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Luscious American Buttercream

Updated: May 16

We all love the classic American Buttercream, easy, simple to put together, no heating of sugar and egg whites...but that overpowering sweetness is not for everyone. After some research on contrasting ingredients, I found simple ways to make a smooth, creamy, and not-too-sweet American Buttercream.


buttercream in a bowl with strawberries

What Makes American Buttercream Different?


American Buttercream, possibly the most commonly used type of Buttercream is known for its easy mixing process and crusting capabilities when exposed to air, which is great for just about everything! While American Buttercream (We will call it AB) is made only from powdered sugar, butter, and a few tbsp of heavy cream, milk, or water, this usually 2:1 ratio buttercream is the sweetest of the options.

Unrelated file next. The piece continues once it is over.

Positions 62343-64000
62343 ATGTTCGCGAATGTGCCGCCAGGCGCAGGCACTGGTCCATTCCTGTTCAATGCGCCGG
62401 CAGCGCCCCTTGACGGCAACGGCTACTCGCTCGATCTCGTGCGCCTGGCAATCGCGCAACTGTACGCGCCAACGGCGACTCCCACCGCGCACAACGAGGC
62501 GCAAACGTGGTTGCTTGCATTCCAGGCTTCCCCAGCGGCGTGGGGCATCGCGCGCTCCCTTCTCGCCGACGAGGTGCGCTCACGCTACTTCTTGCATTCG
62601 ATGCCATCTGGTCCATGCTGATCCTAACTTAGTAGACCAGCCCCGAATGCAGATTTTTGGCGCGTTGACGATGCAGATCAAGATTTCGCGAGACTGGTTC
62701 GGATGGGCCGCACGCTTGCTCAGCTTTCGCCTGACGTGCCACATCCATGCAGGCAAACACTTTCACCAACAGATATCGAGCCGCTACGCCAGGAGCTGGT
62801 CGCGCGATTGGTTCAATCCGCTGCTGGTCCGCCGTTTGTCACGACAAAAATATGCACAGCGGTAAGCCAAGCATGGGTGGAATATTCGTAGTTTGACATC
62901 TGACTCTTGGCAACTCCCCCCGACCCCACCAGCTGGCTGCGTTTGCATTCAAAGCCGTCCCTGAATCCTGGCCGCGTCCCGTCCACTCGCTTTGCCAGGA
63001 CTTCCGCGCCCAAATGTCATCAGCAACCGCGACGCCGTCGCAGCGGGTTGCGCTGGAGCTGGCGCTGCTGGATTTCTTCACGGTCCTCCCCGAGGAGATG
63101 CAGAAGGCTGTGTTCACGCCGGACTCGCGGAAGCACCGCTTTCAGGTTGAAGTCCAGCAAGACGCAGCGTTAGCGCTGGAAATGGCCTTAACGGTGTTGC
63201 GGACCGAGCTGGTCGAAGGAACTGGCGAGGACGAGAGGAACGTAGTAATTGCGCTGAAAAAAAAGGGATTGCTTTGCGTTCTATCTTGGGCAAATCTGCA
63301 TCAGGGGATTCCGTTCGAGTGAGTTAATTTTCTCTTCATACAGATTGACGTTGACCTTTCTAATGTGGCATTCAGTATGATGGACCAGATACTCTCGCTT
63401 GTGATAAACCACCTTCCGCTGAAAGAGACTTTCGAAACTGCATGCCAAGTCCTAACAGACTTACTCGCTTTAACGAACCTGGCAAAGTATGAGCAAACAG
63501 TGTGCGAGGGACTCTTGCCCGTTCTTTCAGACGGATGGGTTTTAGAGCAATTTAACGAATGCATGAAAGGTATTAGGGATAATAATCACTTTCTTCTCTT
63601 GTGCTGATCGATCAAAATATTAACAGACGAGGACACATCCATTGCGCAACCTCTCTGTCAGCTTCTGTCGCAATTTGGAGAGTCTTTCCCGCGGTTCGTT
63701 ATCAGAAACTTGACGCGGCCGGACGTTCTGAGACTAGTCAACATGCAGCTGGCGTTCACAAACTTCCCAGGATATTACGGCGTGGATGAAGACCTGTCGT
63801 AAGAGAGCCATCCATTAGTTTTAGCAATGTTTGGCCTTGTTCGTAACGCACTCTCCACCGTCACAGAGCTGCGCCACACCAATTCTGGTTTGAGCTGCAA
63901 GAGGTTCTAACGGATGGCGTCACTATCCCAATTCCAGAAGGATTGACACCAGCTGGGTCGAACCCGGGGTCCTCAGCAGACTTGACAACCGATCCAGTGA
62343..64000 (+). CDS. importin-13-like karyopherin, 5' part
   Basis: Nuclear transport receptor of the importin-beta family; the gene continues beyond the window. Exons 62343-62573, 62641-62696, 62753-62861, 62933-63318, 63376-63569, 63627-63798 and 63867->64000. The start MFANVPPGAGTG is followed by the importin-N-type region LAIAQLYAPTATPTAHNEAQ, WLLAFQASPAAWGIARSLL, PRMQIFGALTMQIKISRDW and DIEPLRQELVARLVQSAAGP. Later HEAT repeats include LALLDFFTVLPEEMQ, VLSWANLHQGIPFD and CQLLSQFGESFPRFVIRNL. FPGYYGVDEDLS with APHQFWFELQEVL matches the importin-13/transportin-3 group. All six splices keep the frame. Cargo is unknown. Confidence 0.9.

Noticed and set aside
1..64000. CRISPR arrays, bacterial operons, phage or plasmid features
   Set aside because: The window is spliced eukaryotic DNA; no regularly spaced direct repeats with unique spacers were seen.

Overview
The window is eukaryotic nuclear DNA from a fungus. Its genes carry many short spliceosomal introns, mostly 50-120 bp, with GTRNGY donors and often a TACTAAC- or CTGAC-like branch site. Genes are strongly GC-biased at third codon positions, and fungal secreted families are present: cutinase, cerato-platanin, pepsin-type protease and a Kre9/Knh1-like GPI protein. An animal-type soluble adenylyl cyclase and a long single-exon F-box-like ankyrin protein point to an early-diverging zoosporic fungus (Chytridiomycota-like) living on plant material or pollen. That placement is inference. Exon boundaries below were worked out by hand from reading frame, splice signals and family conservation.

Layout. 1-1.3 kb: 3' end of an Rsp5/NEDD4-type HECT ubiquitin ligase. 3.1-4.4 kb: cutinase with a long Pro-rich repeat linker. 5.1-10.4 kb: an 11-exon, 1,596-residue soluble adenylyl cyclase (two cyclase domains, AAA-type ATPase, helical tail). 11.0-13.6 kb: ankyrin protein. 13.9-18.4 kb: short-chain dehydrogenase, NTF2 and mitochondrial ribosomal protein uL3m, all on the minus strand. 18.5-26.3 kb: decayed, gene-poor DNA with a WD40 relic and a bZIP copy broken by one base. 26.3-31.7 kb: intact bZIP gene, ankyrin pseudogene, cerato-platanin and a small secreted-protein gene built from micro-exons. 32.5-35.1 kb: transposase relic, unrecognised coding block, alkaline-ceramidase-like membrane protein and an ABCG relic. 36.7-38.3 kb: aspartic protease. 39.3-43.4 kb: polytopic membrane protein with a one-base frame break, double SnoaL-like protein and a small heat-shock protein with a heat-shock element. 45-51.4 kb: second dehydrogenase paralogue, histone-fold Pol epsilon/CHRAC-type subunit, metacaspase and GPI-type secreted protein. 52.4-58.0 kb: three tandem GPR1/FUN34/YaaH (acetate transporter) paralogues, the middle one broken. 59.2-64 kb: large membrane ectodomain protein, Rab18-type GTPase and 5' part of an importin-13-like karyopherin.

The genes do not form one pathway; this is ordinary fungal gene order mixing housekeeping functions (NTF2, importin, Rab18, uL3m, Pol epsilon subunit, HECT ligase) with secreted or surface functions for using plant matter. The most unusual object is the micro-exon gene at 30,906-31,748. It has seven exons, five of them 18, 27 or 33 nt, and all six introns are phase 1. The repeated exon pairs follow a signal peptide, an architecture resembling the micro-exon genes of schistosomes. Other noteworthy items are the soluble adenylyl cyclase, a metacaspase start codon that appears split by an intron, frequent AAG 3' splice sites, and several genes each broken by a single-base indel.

However what if I told you this recipe is not only delicious but not as sweet?


Tools You'll Need

Here are some kitchen tools I like to suggest for making my sugar cookies. These are the exact products I use every time:


  • Electric Mixer or a Bowl and Silicone Spatula

  • Clear Vanilla for a whiter buttercream

  • Purple Food Coloring to remove any yellow tones


Recipe Questions


How do I fix buttercream that split or curdled?

This normally happens when your butter was too cold (not room temperature) before whipping, or your mixer warmed up the butter too much while you were adding the remaining ingredients. Simply add half to a double broiler or microwave, melt and add back in while your mixer is on low and then whip it on high for 5 minutes. If the buttercream is too thin afterwards, place in the fridge and once completely solid, take it out, let it come to room temperature and re-mix on medium- medium high.


My buttercream is too thick?

You may simply add a teaspoon at a time of your liquid of choice - water, milk or cream until you reach your desired consistency.


How do I fix my butter that warmed up while whisking?

If your mixer warmed up your butter too much and it is starting to get thin or is no longer room temperature, let your butter sit in the mixing bowl for 30 - 60 minutes to let it come back to room temperature a bit before adding the remaining ingredients.